ANL previously said it believed Mr Knauf was a co-author of the letter and the publisher argued that meant that the letter belonged to the Crown.

But lawyers acting on behalf of the Queen said any copyright in the letter does not belong to the Crown, the High Court heard on Wednesday.

Solicitors representing 'the Keeper of the Privy Purse, acting on behalf of Her Majesty the Queen' told Meghan's solicitors they 'did not consider the Crown to be the copyright owner'.

Mr Knauf 'emphatically' denied being a co-author, the court was told, with his lawyers telling ANL 'it has never been his belief that he was an author'. 

The Duke and Duchess of Sussex speak to Oprah Winfrey in an interview first aired on March 7 on CBS in the US

In the letter to ANL's solicitors, released to the media in full on Thursday, Mr Knauf's lawyers said: 'Mr Knauf did not draft, and has never claimed to have drafted, any parts of the electronic draft or the letter and would never have asserted copyright over any of their content.

'In our client's view, it was the duchess's letter alone. From 2016, Mr Knauf led extensive efforts to protect the privacy and reputation of the duchess and, as and when directed by her, the privacy of her parents.

'This included drafting a press statement in November 2016, issued in his own name, condemning racist and sexist coverage of Ms Markle, as she then was, and other regular interventions - directly to media and through the Independent Press Standards Organisation (Ipso) - to request privacy both for her and for her parents.'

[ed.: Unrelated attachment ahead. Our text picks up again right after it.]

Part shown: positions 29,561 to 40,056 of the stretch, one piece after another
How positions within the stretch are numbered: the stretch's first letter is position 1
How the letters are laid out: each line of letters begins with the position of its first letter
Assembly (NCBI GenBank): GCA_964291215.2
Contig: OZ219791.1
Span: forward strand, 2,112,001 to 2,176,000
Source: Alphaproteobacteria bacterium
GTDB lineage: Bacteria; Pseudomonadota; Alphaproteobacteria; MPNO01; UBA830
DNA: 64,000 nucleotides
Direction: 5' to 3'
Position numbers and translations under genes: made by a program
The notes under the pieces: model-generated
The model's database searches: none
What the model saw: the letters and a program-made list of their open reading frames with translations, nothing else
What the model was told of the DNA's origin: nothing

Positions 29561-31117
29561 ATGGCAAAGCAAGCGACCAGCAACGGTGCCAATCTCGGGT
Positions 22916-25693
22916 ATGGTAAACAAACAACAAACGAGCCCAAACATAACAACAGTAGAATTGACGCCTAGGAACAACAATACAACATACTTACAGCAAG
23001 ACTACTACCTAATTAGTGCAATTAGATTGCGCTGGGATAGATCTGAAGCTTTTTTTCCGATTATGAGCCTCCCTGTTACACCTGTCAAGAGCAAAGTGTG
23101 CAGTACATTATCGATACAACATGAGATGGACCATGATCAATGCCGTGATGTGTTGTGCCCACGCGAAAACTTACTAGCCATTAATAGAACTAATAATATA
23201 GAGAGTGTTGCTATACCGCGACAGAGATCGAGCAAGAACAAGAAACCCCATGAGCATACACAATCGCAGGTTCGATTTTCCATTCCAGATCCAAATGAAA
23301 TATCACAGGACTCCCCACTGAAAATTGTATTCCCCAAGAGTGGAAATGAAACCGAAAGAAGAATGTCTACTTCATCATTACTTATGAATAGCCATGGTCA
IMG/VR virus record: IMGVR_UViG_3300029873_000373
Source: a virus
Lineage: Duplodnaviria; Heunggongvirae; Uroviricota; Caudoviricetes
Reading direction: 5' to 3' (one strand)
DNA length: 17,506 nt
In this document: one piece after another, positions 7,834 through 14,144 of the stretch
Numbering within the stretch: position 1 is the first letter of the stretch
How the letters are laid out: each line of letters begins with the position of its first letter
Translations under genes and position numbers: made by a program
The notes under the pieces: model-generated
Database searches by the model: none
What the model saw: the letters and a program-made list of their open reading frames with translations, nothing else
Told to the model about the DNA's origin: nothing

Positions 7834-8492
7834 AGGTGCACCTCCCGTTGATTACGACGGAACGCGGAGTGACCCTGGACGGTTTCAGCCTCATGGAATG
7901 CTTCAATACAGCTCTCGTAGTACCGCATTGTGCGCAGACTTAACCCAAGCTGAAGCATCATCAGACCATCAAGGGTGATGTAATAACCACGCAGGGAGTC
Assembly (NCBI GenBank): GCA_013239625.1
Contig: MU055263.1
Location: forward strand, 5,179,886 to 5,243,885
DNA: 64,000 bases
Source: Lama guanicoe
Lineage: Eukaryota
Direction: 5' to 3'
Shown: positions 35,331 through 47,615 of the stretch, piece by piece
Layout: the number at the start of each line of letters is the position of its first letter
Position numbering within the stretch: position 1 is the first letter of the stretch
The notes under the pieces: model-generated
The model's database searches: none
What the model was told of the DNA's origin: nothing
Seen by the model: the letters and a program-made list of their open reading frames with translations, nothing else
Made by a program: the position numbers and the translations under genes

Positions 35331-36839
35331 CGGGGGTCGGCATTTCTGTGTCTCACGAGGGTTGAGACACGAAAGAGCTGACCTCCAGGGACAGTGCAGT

Mr Knauf was 'involved in providing advice and offering support with a view to protecting her father from media intrusion', including 'many conversations with Mr Markle and a number of interventions, through Ipso and directly with publications, to object to intrusions into Mr Markle's privacy', the letter said.

This support continued 'even after the Mail On Sunday reported that Mr Markle had allegedly been co-operating with press photographers' shortly before the Duke and Duchess of Sussex's wedding, the letter added.

'Mr Knauf and his colleagues made significant efforts over many months to protect Mr Markle and to object to intrusions into his privacy, in addition to the steps that were regularly taken to object to coverage of the duchess herself, where this was perceived to be unfair or untrue,' it continued. 

Mr Knauf 'repeatedly' spoke to Meghan's estranged father Thomas Markle (pictured together), a letter has claimed